Swedish electricity prices hit three-month high

Despite a brief dip over the weekend, electricity prices hit their highest level since March on June 20th, and prices look set to stay high for the rest of the year.

Swedish electricity prices hit three-month high
Photo: Anders Wiklund/TT

On Monday June 20th, prices hit a high of 2:37 kronor in south Götaland (electricity zone 4), with prices in north Götaland and Svealand (electricity zone 3) following close behind.

That was the highest daily rate in zone 4 since March 15th, and the highest for zone 3 since March 9th, according to power market Nordpool.

In Norrland, the increase was noticeably lower, rising to a rate of just 39 öre/kWh.

During some hours of the morning, where usage is highest, electricity prices on June 20th were over 5 kronor/kWh in southern Sweden, and even higher in Germany.

Heatwave using power

The increase is partly due to a lack of wind causing low production from wind power, and rising gas prices pushing up costs in Germany, which affects electricity prices in southern Sweden.

“The heatwave in large areas of Europe is keeping electricity use at a high level, now that air conditioning is on full blast,” said Björn Björnson, electricity analyst at electricity company Godel.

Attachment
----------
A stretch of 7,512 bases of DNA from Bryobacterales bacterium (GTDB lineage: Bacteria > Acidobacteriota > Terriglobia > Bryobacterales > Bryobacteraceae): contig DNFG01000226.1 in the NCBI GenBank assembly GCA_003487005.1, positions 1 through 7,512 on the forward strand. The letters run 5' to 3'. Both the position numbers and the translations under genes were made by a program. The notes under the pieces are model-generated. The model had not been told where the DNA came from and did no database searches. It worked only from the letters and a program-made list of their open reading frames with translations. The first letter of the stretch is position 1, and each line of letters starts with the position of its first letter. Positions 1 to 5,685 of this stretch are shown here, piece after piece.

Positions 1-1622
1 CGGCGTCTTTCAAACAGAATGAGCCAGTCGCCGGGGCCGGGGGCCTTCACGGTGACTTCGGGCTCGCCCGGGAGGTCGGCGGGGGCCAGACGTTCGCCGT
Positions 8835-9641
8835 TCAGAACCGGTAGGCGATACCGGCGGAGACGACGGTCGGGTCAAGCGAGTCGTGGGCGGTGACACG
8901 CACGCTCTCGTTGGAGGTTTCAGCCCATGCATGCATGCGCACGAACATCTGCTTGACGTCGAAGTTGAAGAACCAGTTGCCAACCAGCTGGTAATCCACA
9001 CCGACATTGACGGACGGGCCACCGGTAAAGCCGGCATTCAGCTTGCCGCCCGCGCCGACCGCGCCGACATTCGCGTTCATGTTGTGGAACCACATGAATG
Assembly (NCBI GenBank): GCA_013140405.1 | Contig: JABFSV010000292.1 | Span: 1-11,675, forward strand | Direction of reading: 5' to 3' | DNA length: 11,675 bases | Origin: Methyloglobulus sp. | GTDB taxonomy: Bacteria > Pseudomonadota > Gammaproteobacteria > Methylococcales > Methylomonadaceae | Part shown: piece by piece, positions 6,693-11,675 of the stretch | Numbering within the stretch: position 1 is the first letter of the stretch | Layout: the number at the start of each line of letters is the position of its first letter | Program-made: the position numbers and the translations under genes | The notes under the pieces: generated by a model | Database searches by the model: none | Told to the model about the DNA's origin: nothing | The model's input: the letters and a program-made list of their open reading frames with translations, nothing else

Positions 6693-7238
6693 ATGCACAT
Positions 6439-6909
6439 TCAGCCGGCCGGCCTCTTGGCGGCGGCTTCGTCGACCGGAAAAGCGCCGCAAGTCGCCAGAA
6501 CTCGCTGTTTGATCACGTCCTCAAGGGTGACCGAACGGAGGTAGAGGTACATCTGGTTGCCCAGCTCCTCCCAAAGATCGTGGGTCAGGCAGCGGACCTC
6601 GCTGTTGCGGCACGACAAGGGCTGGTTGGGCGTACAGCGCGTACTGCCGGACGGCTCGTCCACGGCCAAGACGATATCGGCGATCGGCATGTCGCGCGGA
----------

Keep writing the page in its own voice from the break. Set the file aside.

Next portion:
On Monday morning, wind power produced just two percent of Swedish electricity, compared to an average of 20 percent.

And now coal prices are also rising, since the German government announced this weekend that coal-powered power plants should increase production to compensate for the lack of Russian gas. On Monday alone, coal prices rose by between 7 and 8 percent, energy analyst Johan Sigvardsson from energy trading company Bixia told TT newswire.

Expensive for the rest of the year

According to Sigvardsson, Swedish consumers should get used to high prices – at least from now until the end of the year. Trading for future electricity contracts stands at around one krona per kWh between July and August, with this increasing to 1:44 kronor in the fourth quarter this year – and these prices cover the whole of the Nordic region, which usually means prices will be noticeably higher in southern Sweden.

Lower water levels in southern Norway are also making a difference, as it hasn’t been possible for hydroelectric power plants to generate as much electricity as usual.